History and Commitment: the writings of José Luis Romero


José Luis Romero (1909-1977) was one of the greatest Latin American historians, whose intellectual caliber put him in a category above your average historical expert. His was the type of historian seen all too infrequently: a humanist. If he had one trait, and without loss of any technical discipline, it was breadth of vision: the broad scope of his research projects and the variety of historical eras, fields, and sub-disciplines he cultivated. Without denying that such an inclination might reveal a temperamental nature, it was also influenced by the environment in which he was educated. The early progress under the tutorship of Pedro Henríquez Ureña, the proximity to Alejandro Korn and his group in the city of La Plata, and the closeness to his brother Francisco, the philosopher, who was his first guide, were all factors that, apart from instilling in him the ethic of hard work and a deeply serious approach to intellectual study, also added a touch of the philosophical and a philosopher’s tendency to look at things in depth and breadth. Having great teachers matters not so much for what one learns, as because it makes it very hard to reconcile oneself to a future not, in intention at least, worthy of them.

The work of José Luis Romero is of course bound up with his own life story, with world events in the twentieth century, and with Latin American history, in particular that of Argentina. His work is also enmeshed with the history of the university to whose renovation he was a key contributor, from which he was ejected in 1946, to which he returned as rector in 1955, and which he chose to leave in 1965 when he was Dean of the Faculty of Philosophy and Arts because the university world had become so politicized as to exceed his patience and equanimity. This set of experiences further buttressed his work as an erudite researcher, an essayist of ideas, a man who felt passionately about the problems of his day, and an interpreter of the reality of his country and of Latin America. But it is only his work, without the context of his life and thinking, that we will touch on fleetingly in these few lines, written for those needing to learn something about the character of José Luis Romero, but superfluous for those already intimately familiar with it.[1]

José Luis Romero was born into a family of Spanish immigrants in Buenos Aires in 1909 and died in Tokyo in 1977, while there was still a great deal to expect from an active man in his prime. He studied at the Universidad de La Plata, where he obtained a history doctorate in 1938. His early books dealt with Greco-Roman antiquity. His doctoral thesis, La crisis de la república romana, was published in 1942. El Estado y las facciones en la Antigüedad first appeared in 1938. In a similar vein was his book, De Herodoto a Polibio. El pensamiento histórico de la cultura griega (1952), which contains lucid accounts of Herodotus, Thucydides, and Polybius, and also of the background of Greek historiography and other historiographical aspects of the Hellenistic Age. Also on the theme of the history of historiography is his book Maquiavelo historiador (1943; 2nd ed., 1970), an interpretation of the Florentine based on the contradiction Romero detected in the man between his historical questing and systematic political positioning.

In the 1940s he devoted himself more to the study of the Middle Ages. His position as a medievalist, though attested to by important works, should be qualified, however. More than specializing in a given historical period his real interest was the pursuit of a well-defined plan: to find, in the depths of the medieval period the birth of the modern world, from the shaping and development of the bourgeois mentality and the rising prominence of urban existence. He believed that process to be the origin of a fundamental transformation of the western world, the effects of which last even today. Accordingly, his plan later took on the vestiges of a grand design: to complete a real history of the West. The first part of this design was completed with La revolución burguesa en el mundo (1967, 2nd ed., 1979), which covers the 3rd to 14th centuries a.d. The book describes first the establishment of the Christian-feudal system and, from the 11th century onward, the beginnings and evolution of the bourgeois mentality until the feudo-bourgeois system, as Romero called it, became established. In order to explain the “mechanics of the change”, this extensive search combined attention to aspects of economic and social reality together with analysis of conflicting outlooks and mentalities, something that was characteristic of Romero’s research, as well as making him an exponent of the history of ideas, though in the broad sense of the phrase, as he repeatedly stated. The second stage of the project was completed, though not fully, owing to the author’s demise, with Crisis y orden en el mundo feudoburgués (posthumous, 1980). Had his project continued, it would have explored the rise of the bourgeoisie as far as the 18th century, and then its crisis from the 18th to the 20th century.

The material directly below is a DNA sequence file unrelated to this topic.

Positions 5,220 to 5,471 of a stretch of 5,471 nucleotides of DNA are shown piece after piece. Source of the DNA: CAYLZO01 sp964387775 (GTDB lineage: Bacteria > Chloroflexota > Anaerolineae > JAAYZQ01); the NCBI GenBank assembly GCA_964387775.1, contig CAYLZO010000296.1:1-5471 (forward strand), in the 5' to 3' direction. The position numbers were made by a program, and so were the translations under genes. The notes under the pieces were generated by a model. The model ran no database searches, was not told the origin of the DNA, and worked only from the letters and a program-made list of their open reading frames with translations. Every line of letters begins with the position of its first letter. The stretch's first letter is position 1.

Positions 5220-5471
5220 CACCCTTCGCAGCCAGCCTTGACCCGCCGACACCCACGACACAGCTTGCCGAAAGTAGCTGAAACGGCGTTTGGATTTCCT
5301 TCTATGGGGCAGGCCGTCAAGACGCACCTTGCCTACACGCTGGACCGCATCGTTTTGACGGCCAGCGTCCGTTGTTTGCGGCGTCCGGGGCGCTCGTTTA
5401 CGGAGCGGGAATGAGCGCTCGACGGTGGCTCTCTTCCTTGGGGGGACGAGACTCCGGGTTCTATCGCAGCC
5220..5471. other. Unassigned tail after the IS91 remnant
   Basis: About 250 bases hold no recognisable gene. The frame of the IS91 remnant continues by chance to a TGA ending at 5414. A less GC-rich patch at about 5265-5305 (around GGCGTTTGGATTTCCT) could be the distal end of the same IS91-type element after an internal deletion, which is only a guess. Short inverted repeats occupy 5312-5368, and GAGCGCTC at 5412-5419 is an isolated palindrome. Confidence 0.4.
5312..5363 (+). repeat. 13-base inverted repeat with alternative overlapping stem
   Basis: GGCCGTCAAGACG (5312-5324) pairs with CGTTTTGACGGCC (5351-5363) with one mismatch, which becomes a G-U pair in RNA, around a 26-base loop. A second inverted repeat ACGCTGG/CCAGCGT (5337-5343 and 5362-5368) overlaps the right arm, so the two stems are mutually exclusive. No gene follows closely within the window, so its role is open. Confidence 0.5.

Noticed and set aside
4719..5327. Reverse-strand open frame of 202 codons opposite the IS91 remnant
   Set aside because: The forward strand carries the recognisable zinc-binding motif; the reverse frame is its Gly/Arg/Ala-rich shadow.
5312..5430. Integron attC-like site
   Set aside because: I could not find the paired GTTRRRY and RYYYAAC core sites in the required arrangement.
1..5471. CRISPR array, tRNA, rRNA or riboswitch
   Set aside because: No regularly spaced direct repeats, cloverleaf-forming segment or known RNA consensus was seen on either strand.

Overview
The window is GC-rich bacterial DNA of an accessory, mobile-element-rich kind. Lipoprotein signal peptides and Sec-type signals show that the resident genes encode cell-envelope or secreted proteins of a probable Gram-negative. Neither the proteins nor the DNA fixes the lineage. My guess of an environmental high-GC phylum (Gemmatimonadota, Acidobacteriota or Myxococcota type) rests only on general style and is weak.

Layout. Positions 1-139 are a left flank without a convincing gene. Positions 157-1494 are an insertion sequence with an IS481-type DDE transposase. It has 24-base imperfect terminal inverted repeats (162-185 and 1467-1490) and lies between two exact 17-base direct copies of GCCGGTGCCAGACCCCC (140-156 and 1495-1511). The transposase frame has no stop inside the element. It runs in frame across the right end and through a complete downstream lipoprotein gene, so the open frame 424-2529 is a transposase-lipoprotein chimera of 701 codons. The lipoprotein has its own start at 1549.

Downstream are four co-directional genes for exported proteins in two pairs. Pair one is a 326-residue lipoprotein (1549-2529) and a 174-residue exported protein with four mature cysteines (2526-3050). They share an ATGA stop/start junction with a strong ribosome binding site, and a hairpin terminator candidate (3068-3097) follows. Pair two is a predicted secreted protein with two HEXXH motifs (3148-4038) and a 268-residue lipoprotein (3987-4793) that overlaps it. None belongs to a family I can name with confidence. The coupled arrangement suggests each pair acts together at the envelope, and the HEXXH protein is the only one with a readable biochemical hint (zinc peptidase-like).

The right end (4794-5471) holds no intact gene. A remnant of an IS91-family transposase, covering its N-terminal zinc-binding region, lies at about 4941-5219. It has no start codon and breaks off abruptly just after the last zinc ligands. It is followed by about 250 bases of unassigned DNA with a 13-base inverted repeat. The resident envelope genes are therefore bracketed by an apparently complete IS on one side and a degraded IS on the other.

In 1948, before completing these works, Romero published El ciclo de la revolución contemporánea, which he described as “an attempt at a historical explanation of our time.” The book shows the last stages of the bourgeois mentality and interests –by then, capitalist pure and simple– and their clash with the “revolution,” that is, with a movement of ideas based on a fairer concept of the organization of society. As he himself said in the prologue to La revolución burguesa en el mundo feudal, in El ciclo de la revolución contemporánea he was putting forward hypotheses on the bourgeoisie and their decline in the 19th and 20th centuries that he was only able to corroborate after lengthy study of medieval history and the early modern period. The above reveals that the source of our author’s inquiring attitude was a constant pendulum-like movement between past and present. As an oft-quoted remark that he made to Félix Luna attests: “History is not concerned with the past. It asks the past about things that concern living man…”

The works mentioned above were not the only ones on the list of Romero’s medieval writings. Others appear in the posthumous compilation, ¿Quién es el burgués? y otros estudios de historia medieval (1984), in the reprinted edition of his synthetic work, La cultura occidental (1984), and in a collection called La Edad Media (1949). Along with social history, of which he was a pioneer in Argentina, Romero also cultivated the history of culture, and was founder and editor of an exceptionally high quality magazine devoted to the latter discipline called Imago Mundi.